ST JOHN’S, Antigua – No voice. No money. No media experience. No support from the political directorate. All the Derrick brothers had was a dream that evolved into a vision.
And that vision was OBSERVER Media Group – the voice of the voiceless for Antiguans and Barbudans.
The story of how Winston and his brother, Samuel ‘Fergie’ Derrick, founded and cultivated OBSERVER Media is no secret to the masses, in fact the story has now become something of a legend.
OBSERVER Media’s rise from a weekly publication sent through a fax machine at Winston’s home, then from his Cockle Shell restaurant, printing using a risograph, to eventually becoming the national newspaper of record in Antigua & Barbuda, is well documented.
“Let there be light”, was not only their motto, but encompassed what the Derricks envisaged for Antigua & Barbuda.
They were disillusioned by the state of affairs in the twin-island nation and, like other nationals of the time, they felt disenfranchised, having been locked out of the national debate – and by extension, the decision making process.
They were determined that there would be a light at the end of the tunnel and the beacon for that light would first be OBSERVER-by-Fax, launched in 1993.
When the brothers expanded their operations to a daily paper in 1994, launching the Daily OBSERVER newspaper, Eutha Meade became one of their first employees.
Some 20 years later – having now survived both Winston and Fergie – she harkened back to the era when a small staff, with idealistic ideas, sought to systemically change Antigua & Barbuda.
For Meade, the vision was and is clear; theirs was a message of inclusivity for Antiguans and Barbudans.
“At the time, the country was highly political. There was really no other voice, Winston and Fergie decided they wanted to make a difference,” the long-time employee said.
She added, “They wanted to shine a light, particularly on government, and stamp out corruption and anything that is wrong within the system. They made it possible for people who wanted to write to have a venue, and there was nothing like that before.”
One of the areas Meade said inspired great change in the nation as a whole was the re-launching of OBSERVER Radio after winning a Privy Council decision in 2001.
President of Professional Organisation of Women in Antigua (POWA) Gisele Isaac said OBSERVER Radio helped to launch her career. Hosting the women’s empowerment group, she said, was the platform that launched her political career and established her as an activist.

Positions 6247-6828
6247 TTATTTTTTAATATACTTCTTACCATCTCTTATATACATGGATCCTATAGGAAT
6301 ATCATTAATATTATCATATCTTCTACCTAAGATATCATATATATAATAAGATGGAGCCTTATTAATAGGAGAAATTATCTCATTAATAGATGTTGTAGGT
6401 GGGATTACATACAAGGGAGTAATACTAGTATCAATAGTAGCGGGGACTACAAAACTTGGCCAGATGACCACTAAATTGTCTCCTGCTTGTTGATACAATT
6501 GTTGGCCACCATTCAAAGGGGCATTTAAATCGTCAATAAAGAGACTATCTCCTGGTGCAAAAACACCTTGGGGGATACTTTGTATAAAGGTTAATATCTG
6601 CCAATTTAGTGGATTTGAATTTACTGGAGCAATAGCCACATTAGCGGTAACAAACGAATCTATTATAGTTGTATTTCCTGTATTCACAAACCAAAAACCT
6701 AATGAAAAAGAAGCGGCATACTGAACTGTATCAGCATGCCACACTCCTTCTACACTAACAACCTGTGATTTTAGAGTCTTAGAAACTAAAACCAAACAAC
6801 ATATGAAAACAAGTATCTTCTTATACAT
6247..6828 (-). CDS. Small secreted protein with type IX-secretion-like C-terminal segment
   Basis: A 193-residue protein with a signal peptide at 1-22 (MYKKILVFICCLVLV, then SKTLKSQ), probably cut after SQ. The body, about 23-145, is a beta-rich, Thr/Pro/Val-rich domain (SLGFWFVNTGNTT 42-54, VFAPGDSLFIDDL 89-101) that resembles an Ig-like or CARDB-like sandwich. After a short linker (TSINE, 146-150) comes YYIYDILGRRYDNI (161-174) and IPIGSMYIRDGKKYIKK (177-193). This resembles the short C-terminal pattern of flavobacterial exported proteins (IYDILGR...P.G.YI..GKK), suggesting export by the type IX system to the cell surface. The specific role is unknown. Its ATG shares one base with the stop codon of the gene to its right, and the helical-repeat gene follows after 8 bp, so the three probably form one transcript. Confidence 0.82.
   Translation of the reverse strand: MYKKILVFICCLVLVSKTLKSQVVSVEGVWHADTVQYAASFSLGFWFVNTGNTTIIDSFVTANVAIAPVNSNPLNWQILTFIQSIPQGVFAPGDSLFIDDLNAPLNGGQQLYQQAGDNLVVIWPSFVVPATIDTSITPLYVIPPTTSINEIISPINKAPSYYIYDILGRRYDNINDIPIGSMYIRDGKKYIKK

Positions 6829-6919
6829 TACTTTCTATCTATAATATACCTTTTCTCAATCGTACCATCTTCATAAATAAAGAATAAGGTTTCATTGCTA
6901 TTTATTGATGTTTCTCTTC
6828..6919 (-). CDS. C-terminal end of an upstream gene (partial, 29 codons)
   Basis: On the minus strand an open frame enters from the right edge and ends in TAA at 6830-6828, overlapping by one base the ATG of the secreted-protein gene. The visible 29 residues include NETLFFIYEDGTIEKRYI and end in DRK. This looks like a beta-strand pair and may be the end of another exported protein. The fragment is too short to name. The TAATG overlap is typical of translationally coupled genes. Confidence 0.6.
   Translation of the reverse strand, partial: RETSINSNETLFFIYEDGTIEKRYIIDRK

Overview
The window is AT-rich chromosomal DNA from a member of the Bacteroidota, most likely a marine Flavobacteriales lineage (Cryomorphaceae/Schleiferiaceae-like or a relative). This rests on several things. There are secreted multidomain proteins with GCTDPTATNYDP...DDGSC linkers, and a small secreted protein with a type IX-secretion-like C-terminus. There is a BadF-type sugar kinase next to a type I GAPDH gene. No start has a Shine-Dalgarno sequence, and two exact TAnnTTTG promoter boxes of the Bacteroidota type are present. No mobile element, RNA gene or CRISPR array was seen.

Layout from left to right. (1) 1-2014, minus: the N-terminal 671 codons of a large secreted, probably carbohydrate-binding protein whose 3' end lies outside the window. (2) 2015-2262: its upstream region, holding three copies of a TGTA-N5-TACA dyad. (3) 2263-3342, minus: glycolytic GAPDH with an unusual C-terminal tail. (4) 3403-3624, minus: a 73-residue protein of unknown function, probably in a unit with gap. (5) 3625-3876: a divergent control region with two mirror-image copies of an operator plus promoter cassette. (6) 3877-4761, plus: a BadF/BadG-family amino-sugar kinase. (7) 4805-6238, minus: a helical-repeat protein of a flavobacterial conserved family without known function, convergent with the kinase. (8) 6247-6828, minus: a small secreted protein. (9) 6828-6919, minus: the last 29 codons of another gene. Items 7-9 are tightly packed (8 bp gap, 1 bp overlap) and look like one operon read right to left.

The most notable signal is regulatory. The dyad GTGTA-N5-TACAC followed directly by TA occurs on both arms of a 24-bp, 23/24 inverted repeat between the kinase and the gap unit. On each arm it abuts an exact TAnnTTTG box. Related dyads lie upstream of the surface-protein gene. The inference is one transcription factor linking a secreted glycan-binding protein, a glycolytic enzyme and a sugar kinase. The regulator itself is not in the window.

“I am the beneficiary of his vision,” Isaac said of Winston Derrick.
“It launched me. OBSERVER Radio launched me … It was through that medium that I came to political prominence and social activism prominence,” the now Speaker of the House of Representatives said.
Many others who frequented the airwaves of OBSERVER Radio prior to 2004, would take up key positions in the Baldwin Spencer administration.
“That is how I came to the notice of today’s government … I became a national figure, and with me, there was POWA,” she added.
Former editor-in-chief Mickel Brann said that over her tenure, “They (The brothers) clearly understood how to use the newsroom as a force for change. They were serious about nation building.
“We could never say it was about media and media only, it wasn’t. It was about nation building, that was what he was about and by extension the company was about the same thing,” she said.
Brann said Winston’s vision for media was dedicated to recognising the role of “free and fair” media to democracy in Antigua & Barbuda.
However, she said that Derrick was always saying to her, ‘I need you all to take this over so I can go concentrate on other things. I have other things to do.’
As the newspaper turned 19 on January 27 and Winston Derrick passed on February 2, he left behind his dream and legacy for the OBSERVER group of companies.
Part of that vision was the Samuel ‘Fergie’ Derrick Media Centre, a dream he realised in June of last year.
He has left the OBSERVER Media management and staff to fulfill his vision of expanded radio programming into the region, with OBSERVER Caribbean and OBSERVER Television.
We endeavour to ensure that Winston and Fergie’s dreams become reality.